David Barclay Moore has a unique gift. Not only does he remember his dreams and get story ideas from them but occasionally, he says, he can even guide his dreams. That ability gave him a key piece of what would become his debut novel, The Stars Beneath Our Feet (Knopf, Sept.).
“I had a dream that someone was building a whole city out of Legos, and I was able to stay with that for a while and envision what the city looked like,” Moore says. “When I woke up, I ran to my desk and jotted the whole thing down.”
That dreamy vision became the activity that keeps his main character, Wallace, going in the wake of his beloved older brother’s death in a gang shooting. The 12-year-old lives in Harlem with his mother and her girlfriend, a toy store employee who brings him big trash bags of Legos that the store has used in displays and no longer needs.
Moore grew up in Missouri—about 10 miles from Ferguson—but set his story along 125th Street, in a Manhattan neighborhood where boys must decide to join gangs for protection or make themselves targets by resisting. Wallace refuses, pouring his fertile imagination into creating an alternate city—Harmonee—built entirely out of Legos.
“I’m not a Lego person myself, but what I love about them is their creative capacity,” says Moore, who learned his way around Wallace’s neighborhood during the decade he spent as a communications coordinator for Harlem Children’s Zone. “Legos literally can become anything, and that is a metaphor for the choices Wallace has to make about who he can become.”
Though Moore has written plays, poetry, and essays, Stars is his first published novel. He wrote it after shopping a middle grade science fiction series to Steven Malk of Writers House, who took him on as a client on the strength of it, but encouraged him to try writing a more literary novel first. Stars took Moore about nine months to complete, but he feels as though he’d spent the previous decade getting ready to write it.
“I had written lots of manuscripts, including an adult novel that had a heavier Harlem vernacular but shared a lot of similarities with Stars,” Moore says. “That was like my training wheels.”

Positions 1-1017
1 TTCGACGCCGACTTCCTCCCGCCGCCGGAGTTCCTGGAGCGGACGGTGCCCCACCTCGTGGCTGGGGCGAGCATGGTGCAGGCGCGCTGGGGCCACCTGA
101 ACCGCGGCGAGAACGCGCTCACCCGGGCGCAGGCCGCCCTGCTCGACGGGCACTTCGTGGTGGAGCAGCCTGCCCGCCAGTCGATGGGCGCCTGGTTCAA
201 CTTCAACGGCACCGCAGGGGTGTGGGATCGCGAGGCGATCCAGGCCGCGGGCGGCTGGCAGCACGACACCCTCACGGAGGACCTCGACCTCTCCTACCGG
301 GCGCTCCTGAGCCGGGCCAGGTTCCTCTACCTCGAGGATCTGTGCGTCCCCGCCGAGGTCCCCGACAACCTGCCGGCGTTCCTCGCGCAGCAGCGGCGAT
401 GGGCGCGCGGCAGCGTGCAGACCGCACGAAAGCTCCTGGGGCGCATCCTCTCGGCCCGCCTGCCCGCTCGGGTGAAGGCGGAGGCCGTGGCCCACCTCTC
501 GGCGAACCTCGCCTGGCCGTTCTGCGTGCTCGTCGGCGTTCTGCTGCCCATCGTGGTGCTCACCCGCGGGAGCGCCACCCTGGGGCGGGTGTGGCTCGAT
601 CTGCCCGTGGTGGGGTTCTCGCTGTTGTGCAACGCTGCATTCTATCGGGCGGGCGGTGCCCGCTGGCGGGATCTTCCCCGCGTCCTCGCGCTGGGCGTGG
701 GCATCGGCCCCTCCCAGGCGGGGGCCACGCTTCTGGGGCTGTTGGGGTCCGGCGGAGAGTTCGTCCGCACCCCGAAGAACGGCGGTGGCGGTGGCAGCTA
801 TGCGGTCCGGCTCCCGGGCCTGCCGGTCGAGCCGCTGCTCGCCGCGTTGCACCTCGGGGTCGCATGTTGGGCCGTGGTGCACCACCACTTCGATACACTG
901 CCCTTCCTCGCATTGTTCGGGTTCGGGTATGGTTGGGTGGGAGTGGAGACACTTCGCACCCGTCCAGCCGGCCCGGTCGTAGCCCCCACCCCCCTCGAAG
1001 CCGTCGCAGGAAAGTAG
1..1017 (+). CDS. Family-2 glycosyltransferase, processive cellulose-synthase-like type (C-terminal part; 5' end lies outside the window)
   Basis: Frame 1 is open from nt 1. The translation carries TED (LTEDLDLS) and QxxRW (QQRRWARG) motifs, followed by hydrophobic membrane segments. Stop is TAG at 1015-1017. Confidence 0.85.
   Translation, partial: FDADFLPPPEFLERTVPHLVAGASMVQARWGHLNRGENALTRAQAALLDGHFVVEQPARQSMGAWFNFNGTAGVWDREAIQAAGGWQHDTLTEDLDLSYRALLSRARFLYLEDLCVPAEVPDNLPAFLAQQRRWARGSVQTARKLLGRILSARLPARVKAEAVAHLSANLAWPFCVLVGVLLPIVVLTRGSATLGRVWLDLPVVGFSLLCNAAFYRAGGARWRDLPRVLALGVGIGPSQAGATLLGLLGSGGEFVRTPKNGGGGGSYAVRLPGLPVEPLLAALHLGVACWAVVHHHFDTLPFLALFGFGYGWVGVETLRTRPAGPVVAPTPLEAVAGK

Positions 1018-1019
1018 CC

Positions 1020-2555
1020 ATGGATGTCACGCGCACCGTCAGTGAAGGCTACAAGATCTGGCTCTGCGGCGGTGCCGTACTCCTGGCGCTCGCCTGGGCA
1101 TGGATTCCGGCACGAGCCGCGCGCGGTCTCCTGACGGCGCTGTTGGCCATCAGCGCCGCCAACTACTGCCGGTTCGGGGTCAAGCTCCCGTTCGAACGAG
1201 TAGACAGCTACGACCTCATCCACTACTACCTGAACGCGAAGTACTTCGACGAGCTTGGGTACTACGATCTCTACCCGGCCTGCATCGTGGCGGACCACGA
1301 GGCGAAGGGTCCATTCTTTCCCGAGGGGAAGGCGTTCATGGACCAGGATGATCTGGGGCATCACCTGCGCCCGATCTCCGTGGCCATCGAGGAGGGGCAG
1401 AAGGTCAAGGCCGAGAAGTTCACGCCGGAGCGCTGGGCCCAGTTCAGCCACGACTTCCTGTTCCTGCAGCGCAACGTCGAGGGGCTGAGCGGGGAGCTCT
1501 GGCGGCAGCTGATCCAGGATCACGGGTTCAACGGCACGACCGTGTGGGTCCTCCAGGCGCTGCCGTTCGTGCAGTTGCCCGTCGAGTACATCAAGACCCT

In December 2015, Malk sold the manuscript in a multibook deal to Nancy Siscoe at Knopf, whose offer bested three other houses. “It was fun to be able to meet with all these editors who really wanted my book,” Moore recalls.
He chose Siscoe because she told him she thought his manuscript was “98% done,” Moore recalls. “Being a writer, that sounded really good. There were other editors I met with and they had fairly dramatic changes in mind for the book, including having fewer characters. Nancy and I were very simpatico. The manuscript didn’t change dramatically, but the things she suggested really strengthened it.”
Next up for Moore is a screen adaptation of Stars, with the actor Michael B. Jordan signed to produce and direct. Moore, who studied film at Howard University and has made several documentaries, will write the screenplay and serve as executive producer.
“There was a part of me that actually looked forward to giving the story away,” Moore says. “I’ve had things adapted for stage and it’s always interesting to see the fresh perspective someone else brings to it. But in the end I wanted the challenge and to work with Michael.”
For the moment, though, Moore says he is enjoying success in his low-key way: “I have a fairly even keel about things, but after I got the book deal there were a few times I would just jump up in the air and pump my fist. People watching me probably thought there was something wrong with me. I’m usually not that excitable. But I realize I am very blessed, that it almost never happens like this.”